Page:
Most art fans have heard the story of Vincent van Gogh cutting off his own ear and giving it to his favourite prostitute. But does anyone know what really happened?
The story goes that the combination of van Gogh’s heavy drinking of absinthe, smoking, and possible poisoning from lead based oil paints, led the artist to a madness which caused him to slash off his ear on December 23, 1888, and then commit suicide in 1890.
In their book “Van Gogh’s Ear: Paul Gauguin and the Pact of Silence”, Hamburg, Germany based art historians Hans Kaufman and Rita Wildegans present a different theory. The pair spent ten years reviewing French police investigations, witness accounts, and the artist’s personal letters. They believe that fellow artist and friend Paul Gauguin, who was known to have had a collection of weapons including fencing swords, cut off van Gogh’s ear in self-defense.
Gauguin stayed with van Gogh in Arles, France and the two worked together for about two months. The tension between the artists grew and they quarreled often. Van Gogh was vulnerable and hyper-sensitive, and a bullying and egocentric Gauguin often threatened to leave. This was too much for the unstable van Gogh who, in his state of despair, came after Gauguin with a cut-throat razor.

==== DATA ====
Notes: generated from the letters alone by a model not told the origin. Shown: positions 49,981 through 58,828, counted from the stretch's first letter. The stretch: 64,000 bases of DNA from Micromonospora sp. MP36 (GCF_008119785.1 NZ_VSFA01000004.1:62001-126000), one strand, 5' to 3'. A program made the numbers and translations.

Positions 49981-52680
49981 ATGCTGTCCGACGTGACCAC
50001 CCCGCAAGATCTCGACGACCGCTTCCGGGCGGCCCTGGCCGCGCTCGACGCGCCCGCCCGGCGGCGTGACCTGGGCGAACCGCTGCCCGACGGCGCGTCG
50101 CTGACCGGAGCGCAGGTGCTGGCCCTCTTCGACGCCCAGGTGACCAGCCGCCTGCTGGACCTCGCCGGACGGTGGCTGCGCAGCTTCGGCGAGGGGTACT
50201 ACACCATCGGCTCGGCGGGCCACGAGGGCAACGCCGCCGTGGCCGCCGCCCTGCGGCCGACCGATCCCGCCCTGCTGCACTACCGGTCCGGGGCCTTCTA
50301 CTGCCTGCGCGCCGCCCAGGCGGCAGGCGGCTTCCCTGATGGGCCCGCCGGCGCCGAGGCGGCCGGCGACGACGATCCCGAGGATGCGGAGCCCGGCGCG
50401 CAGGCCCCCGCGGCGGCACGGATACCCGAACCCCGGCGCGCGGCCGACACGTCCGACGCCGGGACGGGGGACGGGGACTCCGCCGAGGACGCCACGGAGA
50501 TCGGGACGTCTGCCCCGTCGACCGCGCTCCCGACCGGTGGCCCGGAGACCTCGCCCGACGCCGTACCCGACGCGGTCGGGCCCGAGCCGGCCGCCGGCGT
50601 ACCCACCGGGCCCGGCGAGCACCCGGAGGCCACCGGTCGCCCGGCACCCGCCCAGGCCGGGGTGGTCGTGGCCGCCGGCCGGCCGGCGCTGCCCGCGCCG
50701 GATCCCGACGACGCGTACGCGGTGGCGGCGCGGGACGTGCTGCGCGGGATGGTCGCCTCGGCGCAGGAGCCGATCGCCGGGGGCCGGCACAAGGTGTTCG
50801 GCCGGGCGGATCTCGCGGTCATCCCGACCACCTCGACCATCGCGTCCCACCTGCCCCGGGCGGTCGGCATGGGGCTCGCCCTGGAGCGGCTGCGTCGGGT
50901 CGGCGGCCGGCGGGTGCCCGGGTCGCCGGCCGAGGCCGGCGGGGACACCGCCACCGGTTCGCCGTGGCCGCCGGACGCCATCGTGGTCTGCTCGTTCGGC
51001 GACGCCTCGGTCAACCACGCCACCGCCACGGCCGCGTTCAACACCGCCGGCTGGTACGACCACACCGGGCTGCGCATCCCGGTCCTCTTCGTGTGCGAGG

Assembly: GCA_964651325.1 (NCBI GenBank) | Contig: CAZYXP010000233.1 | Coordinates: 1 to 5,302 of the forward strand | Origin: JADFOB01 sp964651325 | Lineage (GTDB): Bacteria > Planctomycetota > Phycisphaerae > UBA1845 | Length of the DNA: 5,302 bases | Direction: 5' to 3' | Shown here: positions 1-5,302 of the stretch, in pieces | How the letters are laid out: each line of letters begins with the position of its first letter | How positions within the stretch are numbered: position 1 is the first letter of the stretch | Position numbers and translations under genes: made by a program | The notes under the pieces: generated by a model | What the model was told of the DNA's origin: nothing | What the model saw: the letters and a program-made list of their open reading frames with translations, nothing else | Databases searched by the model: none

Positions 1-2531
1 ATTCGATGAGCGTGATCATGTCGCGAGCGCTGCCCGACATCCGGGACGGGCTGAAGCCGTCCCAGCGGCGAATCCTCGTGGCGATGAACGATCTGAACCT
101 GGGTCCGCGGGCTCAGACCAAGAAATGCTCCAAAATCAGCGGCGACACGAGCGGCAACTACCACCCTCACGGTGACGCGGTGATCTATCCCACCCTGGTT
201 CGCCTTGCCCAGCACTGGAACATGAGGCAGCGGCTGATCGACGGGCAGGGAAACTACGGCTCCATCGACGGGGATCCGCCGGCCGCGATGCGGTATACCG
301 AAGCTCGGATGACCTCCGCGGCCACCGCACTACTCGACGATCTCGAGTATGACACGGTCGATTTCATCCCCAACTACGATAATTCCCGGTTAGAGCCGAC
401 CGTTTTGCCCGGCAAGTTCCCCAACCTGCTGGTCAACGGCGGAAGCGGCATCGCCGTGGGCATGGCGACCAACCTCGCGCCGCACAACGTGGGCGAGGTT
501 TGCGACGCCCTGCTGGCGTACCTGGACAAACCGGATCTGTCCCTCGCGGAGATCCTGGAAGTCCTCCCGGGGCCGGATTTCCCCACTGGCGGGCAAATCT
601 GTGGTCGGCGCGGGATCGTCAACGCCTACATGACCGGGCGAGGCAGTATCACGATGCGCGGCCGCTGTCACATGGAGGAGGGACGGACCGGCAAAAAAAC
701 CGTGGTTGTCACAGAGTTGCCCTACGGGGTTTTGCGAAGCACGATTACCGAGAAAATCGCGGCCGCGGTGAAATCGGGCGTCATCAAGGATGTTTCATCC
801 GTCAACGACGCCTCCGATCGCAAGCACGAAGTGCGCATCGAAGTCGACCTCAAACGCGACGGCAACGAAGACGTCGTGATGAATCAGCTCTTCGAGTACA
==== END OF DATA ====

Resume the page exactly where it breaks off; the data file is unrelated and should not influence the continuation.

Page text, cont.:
Until recently, it was thought that van Gogh turned his anxiety over Gauguin on himself and severed his own ear and Gauguin, upset by his friend’s state of mind, left Arles. However, Kaufman and Wildegans believe that Gauguin, fed up with van Gogh’s mental instability, decided to leave the house after van Gogh threw a glass at him during an argument. A crazed van Gogh followed him and things became violent. Gauguin, either in anger or self-defense, lopped off part of van Gogh’s left ear.
They believe that van Gogh was so devoted to his friend that he did not report the attack and the two continued to write letters to each other. This theory is based on a phrases that van Gogh wrote to Gauguin and his brother including: “You are quiet, I will be too” and “pact of silence”. As well, van Gogh’s letter to his brother Theo describes Gauguin’s aggressive character. He wrote it was lucky Gauguin didn’t have a machine gun or other firearms.
Whether the wound was self-inflicted or not, there is no doubt that Van Gogh, bleeding from his wound, staggered into a bordello and gave a prostitute friend named Rachel his severed ear, telling her to ‘keep this object carefully’. He returned to his house where he nearly died from loss of blood and for weeks he spent his time between the hospital and home, continually crying out for Gauguin.
In July 1890, van Gogh moved to Auvers sur Oise, under the care of doctor Paul Guichet but a few days later, he shot himself in the chest and died two days later.